FWIW, I strongly support a public health system, but not any old public health system. It would be quite possible to do things worse than the current system. (And I say this after having been left in pain in the emergency room for well over 12 hours. Fortunately, I don't remember most of it, but I'm told I was not only moaning, but occasionally screaming and vomiting. Inflamed cellulitis. And this despite having health insurance. Only one doctor was available [it was a holiday weekend], and he couldn't be reached. I presume there were more urgent cases.)

    The care I received as a military dependent during the 1950's was generally superior to that which I have received from HMO's since then. (I understand that the military health care for dependents has since been adjusted downwards. At the instigation of private health insurance companies.)

  • by Falconhell (1289630) on Wednesday August 26, 2009 @09:51PM (#29211695) Journal

    Long in the past when telecommunicatios was a govt monoploy here, many people complained about Telecom workers sitting arounf at times doing nothing. At that stage 90% of repairs in the counrty areas took less than 24 hours.

    So we privatised. No one sits around now, and the waiting time is now more than 5 days for repairs.

    Every time I hear someone bitching about govt workers this comes to mind.

  • by smellsofbikes (890263) on Wednesday August 26, 2009 @10:01PM (#29211779) Journal
    Maaaan, I worked at one place -- what the hell, they treated me awfully, Flextronics is the name and they make lots and lots of computers -- that was so bad, people were talking about calling OSHA. Like, racks of PCB's in front of emergency exit doors (not because we were out of space but because people used those to go out and smoke) and a grand total of two bathrooms for Idunnohowmany people on a shift, something like 200 people. Then they decided they needed to cut costs so they stopped janitorial service and told us that we were a team and we needed to step up and do the cleaning ourselves, and we could divide up the duties however we wanted. As long as we were all working at our workstations our allotted 10 hours per shift. In other words, we were expected to clean the bathrooms on our own time, and if we didn't take the time to do it we were told it would be an issue when it came time for performance reviews. So, that's when people started talking about calling OSHA. So then a shift supervisor called us all into the cafeteria and said "if OSHA shows up they'll shut this place down and you'll all lose your jobs, so you better not say a word about conditions here." I left after a month and a half. It wasn't the worst working conditions I've ever been in, but it was the worst where there was an actual company involved. And, granted, it's not like I was working in a Chinese or Thai sweatshop. But there were a very large number of people working there who had always had jobs like that, and that sort of treatment, in the US, was what they'd come to expect.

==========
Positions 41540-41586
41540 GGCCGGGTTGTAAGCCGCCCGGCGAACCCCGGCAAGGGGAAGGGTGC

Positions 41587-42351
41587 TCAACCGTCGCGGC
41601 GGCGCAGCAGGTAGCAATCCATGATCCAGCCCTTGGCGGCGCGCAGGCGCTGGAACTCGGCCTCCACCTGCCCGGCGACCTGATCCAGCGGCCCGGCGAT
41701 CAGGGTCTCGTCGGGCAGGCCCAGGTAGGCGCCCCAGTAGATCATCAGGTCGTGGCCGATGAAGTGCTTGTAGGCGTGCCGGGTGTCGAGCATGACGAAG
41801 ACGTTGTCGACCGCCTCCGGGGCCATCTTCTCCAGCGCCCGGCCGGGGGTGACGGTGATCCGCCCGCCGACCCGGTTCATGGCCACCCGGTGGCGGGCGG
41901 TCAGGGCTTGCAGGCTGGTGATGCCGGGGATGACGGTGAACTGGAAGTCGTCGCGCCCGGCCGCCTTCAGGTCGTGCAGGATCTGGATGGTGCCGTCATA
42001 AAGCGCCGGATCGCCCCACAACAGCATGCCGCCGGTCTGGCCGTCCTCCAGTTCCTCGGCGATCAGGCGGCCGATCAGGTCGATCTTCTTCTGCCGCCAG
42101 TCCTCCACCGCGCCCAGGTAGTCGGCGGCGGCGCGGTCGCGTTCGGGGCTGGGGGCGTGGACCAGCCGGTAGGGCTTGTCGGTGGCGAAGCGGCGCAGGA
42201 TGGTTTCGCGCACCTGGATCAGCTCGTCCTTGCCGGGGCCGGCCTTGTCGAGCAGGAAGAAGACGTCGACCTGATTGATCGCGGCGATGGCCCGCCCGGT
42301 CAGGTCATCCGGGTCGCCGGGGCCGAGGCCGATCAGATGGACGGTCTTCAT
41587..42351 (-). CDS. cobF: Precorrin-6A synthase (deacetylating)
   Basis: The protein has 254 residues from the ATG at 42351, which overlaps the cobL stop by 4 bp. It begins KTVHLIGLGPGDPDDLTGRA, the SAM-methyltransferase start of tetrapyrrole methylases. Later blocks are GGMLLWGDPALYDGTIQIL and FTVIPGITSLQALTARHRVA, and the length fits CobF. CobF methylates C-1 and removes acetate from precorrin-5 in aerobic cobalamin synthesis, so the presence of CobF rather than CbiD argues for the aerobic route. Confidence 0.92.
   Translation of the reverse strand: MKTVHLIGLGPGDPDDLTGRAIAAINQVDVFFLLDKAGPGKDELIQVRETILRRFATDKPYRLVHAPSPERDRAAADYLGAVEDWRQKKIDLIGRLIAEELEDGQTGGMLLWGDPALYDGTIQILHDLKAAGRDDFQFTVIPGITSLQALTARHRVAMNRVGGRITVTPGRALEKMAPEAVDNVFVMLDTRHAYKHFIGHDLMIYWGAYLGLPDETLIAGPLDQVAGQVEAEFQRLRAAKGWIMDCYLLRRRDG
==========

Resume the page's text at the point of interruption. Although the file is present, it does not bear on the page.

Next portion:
• by Bob Cat - NYMPHS (313647) on Wednesday August 26, 2009 @10:35PM (#29212041) Homepage

    This story is bullshit. Federal court buildings are fucking palaces - Congress can't interfere with the judicial branch by limiting necessary funding.

    Who has the final say on what is 'necessary'? THE FEDERAL COURTS DO.

  • by paulsnx2 (453081) on Wednesday August 26, 2009 @11:08PM (#29212213)

    I read through the comments, but can't claim I read every one. But of those I read, I didn't see anyone who pointed out that the guy in the training is showing you a WEB SITE...

    BUT all the answers are about the risks of P2P applications ?!?!?

    If you are going to a WEB SITE to download music, isn't the P2P application your browser!?!?!

  • Re:SlashFUD (Score:3, Interesting)

    by chrisG23 (812077) on Thursday August 27, 2009 @04:24AM (#29213873)
    You bring up several valid points and issues that are ripe for discussion on the issue of ownnership of non-tangible things. (Digital information is non-tangible, its existence while being dependent on some sort of physical media for storage is also wholly independent of that physical media, meaning it is not tied to it, it can be moved or copied to other physical media.)

    My point is that a discussion like this is way beyond the scope of a mandatory training that has to be done by more than one million people (I do not know the exact size of the US Department of Defense but it is large) on good (security wise) computer practices for users. Yes, it is a gross simplification to say "downloading music is stealing" because there are hundreds of instances where it clearly is not, and many other instances where it is ambiguous, but I think the point that was trying to be made (and made pretty badly) is stay away from sites that offer music for download as there is a good chance that for your average person's taste in music it is an illegal website, and is likely hosting malware and infect visitor's computers with viruses, malware and rootkits.